A fiberglass-reinforced plastic FRP/Halar stack liner was installed at Vattenfall’s 300-MW Unit 2 at the Nordjylland Power Station in 1995. The 112-meter-high (367-ft) stack, protected from corrosion by the ECTFE liner, is still in excellent condition and has not required any repairs during more than 13 years of service. (ECTFE is short for ethylene chlorotrifluoroethlyene polymer, marketed under the brand name Halar ECTFE [Halar] by Solvay Solexis.)
The original power station was built in 1977 and was designed to supply energy to Denmark’s North Jutland region. During 1991 the plant was upgraded with a SNOX-exhaust (sulfur and NOx abatement) gas treatment system by Haldor Topsoe Engineering.
In addition, a new 112-m-high concrete stack (with an inside diameter of 4.6 m), internally protected with 100-mm-thick (3.9-inch), state-of-the-art acid-resistant brick, was erected (Figure 5).
5. No longer a problem. Vattenfall’s 300-MW Nordjylland Power Station Unit 2 experienced significant deterioration in its brick liner caused by extremely corrosive exhaust gases. In 1995 the 112-meter-high stack was relined with an FRP/Halar liner that remains in as-new condition to this day. Courtesy: Solvay Solexis
Tough Operating Conditions
The power plant was originally designed to burn crude refinery residue with high sulphur content — a very difficult range of operating conditions for the stack liner (Table 1). In fact, the condensation formed on the stack liner is sulfuric acid with a concentration of 70% to 80%.
Specifications for polymer stack liner. The exhaust gas constituents at Vattenfall’s 300-MW Unit 2 at the Nordjylland Power Station formed corrosive acids when condensed in the stack. Source: Solvay Solexis
Shortly after the SNOX-exhaust treatment was installed, operators discovered that the acidic condensation was attacking the "acid resistant" inner brick lining and forming large quantities of aerosol particles that detached from that lining. In addition, acidic droplets were carried up the stack by the high-speed flue gas. Those airborne solid particles, together with acidic droplets, settled over a wide rural area around the plant.
|Operating conditions||Start-up conditions||Maximum service conditions|
|Note: NA = Not applicable.|
|O2 (%)||2 – 20||2 – 6|
|H2 O (%)||0 – 3||6 – 9|
|SO2 (ppm)||0 – 200||50 – 200|
|SO3 (ppm)||0 – 40||5 – 15|
|NOx (ppm)||0 – 100||20 – 50|
|HCl (ppm, maximum)||NA||200|
|HF (ppm, maximum)||NA||25|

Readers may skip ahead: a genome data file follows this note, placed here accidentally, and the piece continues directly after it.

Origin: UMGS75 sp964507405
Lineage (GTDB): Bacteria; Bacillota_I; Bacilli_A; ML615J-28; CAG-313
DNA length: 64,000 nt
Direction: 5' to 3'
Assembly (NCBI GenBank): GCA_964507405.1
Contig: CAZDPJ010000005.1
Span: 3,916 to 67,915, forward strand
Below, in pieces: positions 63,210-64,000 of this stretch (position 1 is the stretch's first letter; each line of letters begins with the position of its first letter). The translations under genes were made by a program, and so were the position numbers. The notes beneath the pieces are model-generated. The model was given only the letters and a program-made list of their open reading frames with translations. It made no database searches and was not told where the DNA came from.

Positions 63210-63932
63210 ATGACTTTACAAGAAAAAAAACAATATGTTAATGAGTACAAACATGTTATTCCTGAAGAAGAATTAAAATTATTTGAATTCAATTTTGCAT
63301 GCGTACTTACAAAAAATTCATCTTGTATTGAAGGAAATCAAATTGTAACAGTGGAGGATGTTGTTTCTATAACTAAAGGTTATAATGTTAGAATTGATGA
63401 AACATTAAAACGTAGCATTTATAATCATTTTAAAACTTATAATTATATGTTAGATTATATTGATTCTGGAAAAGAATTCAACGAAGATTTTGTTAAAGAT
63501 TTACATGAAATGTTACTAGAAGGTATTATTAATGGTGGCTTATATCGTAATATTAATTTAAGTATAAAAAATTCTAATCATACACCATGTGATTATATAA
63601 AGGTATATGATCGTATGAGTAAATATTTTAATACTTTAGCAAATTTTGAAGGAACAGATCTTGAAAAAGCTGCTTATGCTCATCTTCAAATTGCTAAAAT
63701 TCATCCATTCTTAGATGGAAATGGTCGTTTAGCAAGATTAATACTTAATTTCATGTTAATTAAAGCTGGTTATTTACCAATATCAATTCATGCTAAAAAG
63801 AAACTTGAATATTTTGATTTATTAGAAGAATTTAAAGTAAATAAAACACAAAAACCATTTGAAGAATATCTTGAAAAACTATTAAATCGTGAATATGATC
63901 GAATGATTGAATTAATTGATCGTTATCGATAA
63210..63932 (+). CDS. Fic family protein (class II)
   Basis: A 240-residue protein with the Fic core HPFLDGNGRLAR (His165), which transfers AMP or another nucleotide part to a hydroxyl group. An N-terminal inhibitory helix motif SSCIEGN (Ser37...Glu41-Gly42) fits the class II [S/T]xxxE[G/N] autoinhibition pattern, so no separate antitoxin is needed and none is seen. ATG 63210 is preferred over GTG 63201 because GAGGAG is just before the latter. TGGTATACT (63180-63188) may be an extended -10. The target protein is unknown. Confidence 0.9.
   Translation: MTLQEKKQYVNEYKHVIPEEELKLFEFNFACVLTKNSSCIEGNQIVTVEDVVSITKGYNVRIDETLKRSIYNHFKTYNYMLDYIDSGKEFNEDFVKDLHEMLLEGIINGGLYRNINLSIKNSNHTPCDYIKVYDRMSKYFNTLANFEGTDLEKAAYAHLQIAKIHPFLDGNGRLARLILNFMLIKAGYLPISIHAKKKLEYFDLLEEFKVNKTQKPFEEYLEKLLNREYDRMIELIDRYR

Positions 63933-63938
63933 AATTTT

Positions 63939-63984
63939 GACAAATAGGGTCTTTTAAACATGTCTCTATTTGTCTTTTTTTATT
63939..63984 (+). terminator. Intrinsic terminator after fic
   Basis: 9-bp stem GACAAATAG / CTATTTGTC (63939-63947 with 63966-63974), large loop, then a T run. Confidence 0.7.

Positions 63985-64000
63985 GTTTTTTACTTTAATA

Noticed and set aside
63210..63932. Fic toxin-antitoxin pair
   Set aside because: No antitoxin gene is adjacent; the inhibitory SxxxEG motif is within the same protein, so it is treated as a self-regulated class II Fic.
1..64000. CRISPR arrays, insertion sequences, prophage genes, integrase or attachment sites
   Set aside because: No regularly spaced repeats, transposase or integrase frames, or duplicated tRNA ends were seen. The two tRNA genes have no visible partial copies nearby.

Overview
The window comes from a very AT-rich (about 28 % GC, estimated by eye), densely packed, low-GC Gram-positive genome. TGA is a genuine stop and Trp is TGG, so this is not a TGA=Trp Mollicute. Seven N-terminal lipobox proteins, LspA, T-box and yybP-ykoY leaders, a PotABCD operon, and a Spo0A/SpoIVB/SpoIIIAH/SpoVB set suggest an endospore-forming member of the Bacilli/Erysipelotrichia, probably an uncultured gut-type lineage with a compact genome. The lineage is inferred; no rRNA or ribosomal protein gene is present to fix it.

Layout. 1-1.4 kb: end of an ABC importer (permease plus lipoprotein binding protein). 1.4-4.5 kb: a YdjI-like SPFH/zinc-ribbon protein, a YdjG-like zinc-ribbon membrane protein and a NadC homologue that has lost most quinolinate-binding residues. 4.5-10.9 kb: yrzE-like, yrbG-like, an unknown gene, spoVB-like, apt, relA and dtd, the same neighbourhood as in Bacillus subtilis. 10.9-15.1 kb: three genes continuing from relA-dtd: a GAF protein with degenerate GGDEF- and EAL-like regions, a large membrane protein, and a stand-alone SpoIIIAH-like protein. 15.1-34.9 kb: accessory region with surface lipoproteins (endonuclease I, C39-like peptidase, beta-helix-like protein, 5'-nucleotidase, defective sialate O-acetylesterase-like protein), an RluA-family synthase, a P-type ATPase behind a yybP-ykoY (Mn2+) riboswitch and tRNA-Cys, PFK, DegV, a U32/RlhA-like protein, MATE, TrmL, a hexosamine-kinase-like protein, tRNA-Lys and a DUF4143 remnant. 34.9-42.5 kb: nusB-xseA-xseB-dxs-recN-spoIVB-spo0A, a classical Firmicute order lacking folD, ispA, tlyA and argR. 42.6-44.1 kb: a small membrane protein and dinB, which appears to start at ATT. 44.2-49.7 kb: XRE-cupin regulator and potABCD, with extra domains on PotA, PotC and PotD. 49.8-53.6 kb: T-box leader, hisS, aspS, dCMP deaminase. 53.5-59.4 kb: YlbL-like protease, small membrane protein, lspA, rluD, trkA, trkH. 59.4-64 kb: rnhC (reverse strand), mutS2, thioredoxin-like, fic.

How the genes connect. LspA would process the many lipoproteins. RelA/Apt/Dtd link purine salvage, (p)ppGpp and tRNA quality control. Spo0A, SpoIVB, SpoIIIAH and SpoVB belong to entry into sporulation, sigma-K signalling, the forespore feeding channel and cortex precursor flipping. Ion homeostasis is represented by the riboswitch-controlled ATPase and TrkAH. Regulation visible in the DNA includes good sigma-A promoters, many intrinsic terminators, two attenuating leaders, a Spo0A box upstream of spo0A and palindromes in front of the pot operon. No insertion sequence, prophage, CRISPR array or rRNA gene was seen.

|Temperature (Celsius)||10 – 110||100 – 110|
|Temperature rise (C/minute maximum)||0.7||NA|
|Temperature drop (C/minute maximum)||0.7||NA|
|Flue gas flow (x10 5 Nm 3 /min)||9||9 – 10|
|Flue gas speed (m/s maximum)||NA||28|
Selection of the Brick Liner Replacement
During 1995, Nordjylland decided to install additional de-misters and provide the chimney with a new trouble-free acid-resistant inner liner. Based on the maximum operating conditions of the flue gas, 110C (230F), and the presence of sulphuric acid, a high-performance thermoplastic fluoropolymer was needed to resist the extremely corrosive conditions inside the stack.
The plant owner selected Halar as the best option. Its choice as a corrosion protection liner was primarily based on its good chemical resistance and excellent permeation resistance to chemical compounds produced during the burning of crude oil. Other factors considered were the outstanding abrasion resistance and the exceptional surface smoothness of the ECTFE polymer.
The available chemical resistance data show that the ECTFE resin performs very well when exposed to concentrated inorganic acids. The Halar resin retains most of its mechanical properties and is not chemically attacked when exposed to 98% sulfuric acid at 140C or to 65% nitric acid, 49% hydrofluoric acid, and 37% hydrochloric acid at 100C after 30 days of immersion tests.
The good chemical resistance of the resin does not guarantee that the liner can provide sufficient corrosion protection. If the permeation rate is high, a substantial amount of chemicals passed through the liner will chemically attack the fabric backing and the substrate to which the liner is attached, causing failure of the structure.